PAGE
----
An interview on WUMB

Shemekia Copeland - WUMB

Shemekia Copeland – WUMB

Holly Harris, host of Spinnin’ The Blues on Boston’s WUMB-FM, chats with Shemekia about her new release, Outskirts Of Love.

“What’s different is I think it’s my most complete album from a conceptional point of view. Everything just seems to fit in together theme-wise from one song to the next. It just flows. I’m back working with Oliver Wood who just seems to know how to get the most out of me. And he and John Hahn have written some of my best songs yet,” she tells Holly Harris.

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“A gritty, frequently dark offering”

Shemekia Copeland at 2015 Chesapeake Bay Blues Festival - Photo BluesPowR Blog

Shemekia Copeland at 2015 Chesapeake Bay Blues Festival – Photo BluesPowR Blog

Having inherited the title following the death of the great Koko Taylor, the reigning “Queen of the Blues” returns to the same label on which her first four albums were released with her latest CD Outskirts of Love, a gritty, frequently dark offering that ranks among the very best we’ve heard from her […]

With its tales of runaway brides, murder, the dangers of the music industry, sin and temptation, and dealing with the devil, there’s of course lots to like on Outskirts of Love. But our favorite songs of the bunch have to be the husky, soulful “I Feel a Sin Coming On” (Solomon Burke), again accented by horns, and aforementioned “Cardboard Box”, a duet with singer and guitarist Alvin Youngblood Hart co-penned by UK bluesman Ian Siegal and that offers such terrific lyrics as “don’t need a door, I don’t need locks, livin’ my life in a cardboard box” and “Now it don’t matter what you own, a little shack or a mansion of stone/ life is rough, it only gets worse/ we all end up in a box, I just got mine first”. […]

If the world wasn’t already calling her the “Queen of the Blues”, it sure would be after hearing this album.

By Mike, on The BluesPowr Blog.

Read the full review on The BluesPowr Blog.

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“Not enough praise”

Shemekia Copeland -

Shemekia Copeland –

Blues is back and better than ever with Shemekia Copeland’s latest album, Outskirts of Love. Released this year on September 11th, the album sees Copeland joining forces once again with producer Oliver Wood. The two made magic with Copeland’s last album, 33 1/3. For those familiar with Copeland’s previous works we know this may be a huge admission, but we’re calling Outskirts of Love Copeland’s best work yet. It’s also one of the best blues albums we’ve heard in a really long time. […] There is no restraint from Copeland on this album. Her deep voice is effecting on every track.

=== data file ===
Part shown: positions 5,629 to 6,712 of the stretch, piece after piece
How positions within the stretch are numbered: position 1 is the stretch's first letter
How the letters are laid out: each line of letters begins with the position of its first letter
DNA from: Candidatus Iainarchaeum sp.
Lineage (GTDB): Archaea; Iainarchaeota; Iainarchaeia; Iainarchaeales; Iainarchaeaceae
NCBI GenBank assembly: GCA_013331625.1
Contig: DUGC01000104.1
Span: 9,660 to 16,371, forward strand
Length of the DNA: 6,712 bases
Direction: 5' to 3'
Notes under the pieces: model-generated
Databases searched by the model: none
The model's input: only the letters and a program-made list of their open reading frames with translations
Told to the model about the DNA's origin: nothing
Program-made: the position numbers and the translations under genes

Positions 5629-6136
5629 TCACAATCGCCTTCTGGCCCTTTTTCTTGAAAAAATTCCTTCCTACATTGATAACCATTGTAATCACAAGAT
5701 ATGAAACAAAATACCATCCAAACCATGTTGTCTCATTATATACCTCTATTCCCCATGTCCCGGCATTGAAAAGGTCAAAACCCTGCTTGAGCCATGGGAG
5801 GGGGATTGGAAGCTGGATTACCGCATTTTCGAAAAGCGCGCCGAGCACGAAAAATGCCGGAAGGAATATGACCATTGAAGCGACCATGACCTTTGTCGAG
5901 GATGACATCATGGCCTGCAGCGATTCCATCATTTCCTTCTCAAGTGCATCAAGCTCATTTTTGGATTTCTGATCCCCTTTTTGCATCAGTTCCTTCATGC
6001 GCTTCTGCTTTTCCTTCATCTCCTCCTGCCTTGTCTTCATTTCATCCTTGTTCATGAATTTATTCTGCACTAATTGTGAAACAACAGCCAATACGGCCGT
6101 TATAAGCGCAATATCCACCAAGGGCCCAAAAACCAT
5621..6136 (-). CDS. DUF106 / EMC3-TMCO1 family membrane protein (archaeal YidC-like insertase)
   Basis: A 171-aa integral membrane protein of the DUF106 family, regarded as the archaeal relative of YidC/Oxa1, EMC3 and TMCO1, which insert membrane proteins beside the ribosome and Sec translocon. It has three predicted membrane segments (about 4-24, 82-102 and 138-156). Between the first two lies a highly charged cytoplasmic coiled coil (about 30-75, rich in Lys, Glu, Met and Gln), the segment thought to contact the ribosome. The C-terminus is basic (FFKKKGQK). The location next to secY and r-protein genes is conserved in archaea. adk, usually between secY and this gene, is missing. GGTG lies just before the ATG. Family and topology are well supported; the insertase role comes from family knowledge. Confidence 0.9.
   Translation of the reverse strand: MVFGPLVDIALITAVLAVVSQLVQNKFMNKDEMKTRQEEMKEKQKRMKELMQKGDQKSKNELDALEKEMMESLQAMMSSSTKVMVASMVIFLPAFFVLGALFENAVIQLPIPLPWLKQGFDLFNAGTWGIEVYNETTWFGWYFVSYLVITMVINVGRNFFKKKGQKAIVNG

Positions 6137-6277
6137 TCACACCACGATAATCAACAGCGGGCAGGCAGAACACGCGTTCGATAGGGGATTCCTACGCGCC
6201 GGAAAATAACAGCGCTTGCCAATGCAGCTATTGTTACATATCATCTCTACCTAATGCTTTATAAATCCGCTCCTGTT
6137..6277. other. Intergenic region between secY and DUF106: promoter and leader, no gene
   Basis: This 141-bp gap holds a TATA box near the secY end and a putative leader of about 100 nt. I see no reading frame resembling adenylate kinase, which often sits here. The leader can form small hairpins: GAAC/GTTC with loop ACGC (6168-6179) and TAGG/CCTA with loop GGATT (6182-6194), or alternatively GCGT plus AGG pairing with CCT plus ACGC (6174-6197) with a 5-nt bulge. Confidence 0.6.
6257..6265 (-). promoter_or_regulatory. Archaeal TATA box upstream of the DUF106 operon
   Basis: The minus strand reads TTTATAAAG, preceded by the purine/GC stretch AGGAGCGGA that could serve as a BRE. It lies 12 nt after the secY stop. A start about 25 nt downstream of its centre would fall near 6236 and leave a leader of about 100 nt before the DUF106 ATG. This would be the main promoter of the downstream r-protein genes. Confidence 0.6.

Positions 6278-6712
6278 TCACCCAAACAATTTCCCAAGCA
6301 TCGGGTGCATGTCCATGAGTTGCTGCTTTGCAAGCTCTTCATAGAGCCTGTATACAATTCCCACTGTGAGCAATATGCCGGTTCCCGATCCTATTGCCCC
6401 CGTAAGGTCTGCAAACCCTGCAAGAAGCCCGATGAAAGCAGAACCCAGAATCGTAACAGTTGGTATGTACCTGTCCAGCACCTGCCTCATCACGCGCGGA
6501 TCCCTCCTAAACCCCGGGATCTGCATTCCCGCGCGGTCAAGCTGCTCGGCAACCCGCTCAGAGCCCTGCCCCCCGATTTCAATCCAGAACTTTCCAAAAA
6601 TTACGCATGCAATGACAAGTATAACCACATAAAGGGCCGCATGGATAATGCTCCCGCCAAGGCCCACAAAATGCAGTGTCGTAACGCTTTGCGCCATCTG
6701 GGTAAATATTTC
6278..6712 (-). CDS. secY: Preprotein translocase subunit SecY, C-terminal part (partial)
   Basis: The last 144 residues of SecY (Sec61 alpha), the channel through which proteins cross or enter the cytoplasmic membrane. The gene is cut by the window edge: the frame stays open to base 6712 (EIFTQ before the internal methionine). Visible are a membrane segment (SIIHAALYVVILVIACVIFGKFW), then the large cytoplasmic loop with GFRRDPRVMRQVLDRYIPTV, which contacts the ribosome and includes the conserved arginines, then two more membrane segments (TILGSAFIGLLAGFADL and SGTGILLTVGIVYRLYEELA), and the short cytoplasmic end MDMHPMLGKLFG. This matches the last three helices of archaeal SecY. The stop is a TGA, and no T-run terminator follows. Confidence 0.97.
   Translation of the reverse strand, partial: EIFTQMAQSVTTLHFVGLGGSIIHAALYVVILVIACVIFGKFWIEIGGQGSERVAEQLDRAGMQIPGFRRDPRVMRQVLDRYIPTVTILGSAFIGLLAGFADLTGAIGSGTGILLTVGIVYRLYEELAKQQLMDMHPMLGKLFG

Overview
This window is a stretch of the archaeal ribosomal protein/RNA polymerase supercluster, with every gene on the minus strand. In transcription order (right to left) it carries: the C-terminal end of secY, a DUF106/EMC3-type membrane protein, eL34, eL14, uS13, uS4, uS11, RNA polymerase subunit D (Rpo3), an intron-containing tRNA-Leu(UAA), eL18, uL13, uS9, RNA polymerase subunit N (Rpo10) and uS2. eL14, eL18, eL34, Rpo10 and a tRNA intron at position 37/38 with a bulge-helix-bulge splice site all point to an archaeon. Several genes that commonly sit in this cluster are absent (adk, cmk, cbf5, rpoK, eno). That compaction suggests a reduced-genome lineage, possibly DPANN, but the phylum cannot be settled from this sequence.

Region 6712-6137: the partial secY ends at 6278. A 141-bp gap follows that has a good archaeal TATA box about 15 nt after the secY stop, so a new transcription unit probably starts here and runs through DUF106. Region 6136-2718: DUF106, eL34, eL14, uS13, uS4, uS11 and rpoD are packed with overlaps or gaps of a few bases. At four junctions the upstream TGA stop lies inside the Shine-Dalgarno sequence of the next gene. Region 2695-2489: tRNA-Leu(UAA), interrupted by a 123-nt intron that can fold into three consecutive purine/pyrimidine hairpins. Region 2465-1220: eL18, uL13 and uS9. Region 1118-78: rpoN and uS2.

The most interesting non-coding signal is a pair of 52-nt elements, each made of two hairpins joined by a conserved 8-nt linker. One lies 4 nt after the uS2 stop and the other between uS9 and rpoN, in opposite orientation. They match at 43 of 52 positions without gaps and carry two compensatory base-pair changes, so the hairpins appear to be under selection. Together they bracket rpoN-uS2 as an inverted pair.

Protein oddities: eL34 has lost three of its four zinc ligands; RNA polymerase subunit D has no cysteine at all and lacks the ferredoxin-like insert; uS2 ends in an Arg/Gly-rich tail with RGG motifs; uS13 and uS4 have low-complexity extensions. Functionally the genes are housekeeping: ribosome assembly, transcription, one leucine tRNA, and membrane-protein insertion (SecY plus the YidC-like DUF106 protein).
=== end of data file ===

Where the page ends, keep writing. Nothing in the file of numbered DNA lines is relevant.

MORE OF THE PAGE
Overall, there’s not enough praise to give this album, nor enough stars.

Kira McLeod, on, talking about “Ear Candy”.

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“Hopefully a win this time”

Shemekia Copeland is arguably the top female blues singer in the world today and the release of her latest album should be a major event […]

Outskirts of Love continues Copeland’s story in a compelling way as she continues to spotlight a variety of contemporary issues, staying open to musical experimentation while still operating under the umbrella of the blues. It’s worthy of another Grammy nomination and hopefully a win this time.

By Greg Easterling for Chicago Blues Guide.

Greg Easterling also holds down the 12 midnight – 5 a.m. shift on WDRV (97.1 FM). He also hosts American Backroads on WDCB (90.9 FM) Thursdays at 9 p.m.

Read the full and detailed review on Chicago Blues Guide.

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“A fiery, expressive singer”

06 Shemekia Copeland © Photo Marilyn Stringer - small

Shemekia Copeland © Photo Marilyn Stringer

Versatile vocalist Shemekia Copeland is a fiery, expressive singer who explores a range of popular genres from contemporary blues and gospel to soul to roots music.

Her new album, “Outskirts of Love,” on Alligator Records, reveals the range of her musical influences. The album features songs written by artists as varied as Solomon Burke and Jesse Winchester, and ZZ Top and Creedence Clearwater Revival.

Copeland is a daughter of the late blues guitar legend Johnny Clyde Copeland. Her debut album in 1998 on Alligator stamped her as a blues star in the making. The album, “Turn the Heat Up,” drew critical acclaim, while her live appearances won her a dedicated audience that continues to grow.

By Jim Carroll, in The State Journal, before Shemekia’s show at the Grand Theater in Frankfort, Kentucky, on Tuesday, September 29.

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“Older and bolder”

New albums have become more than record releases to Shemekia Copeland — they’re new forums for her to speak her mind and spark change.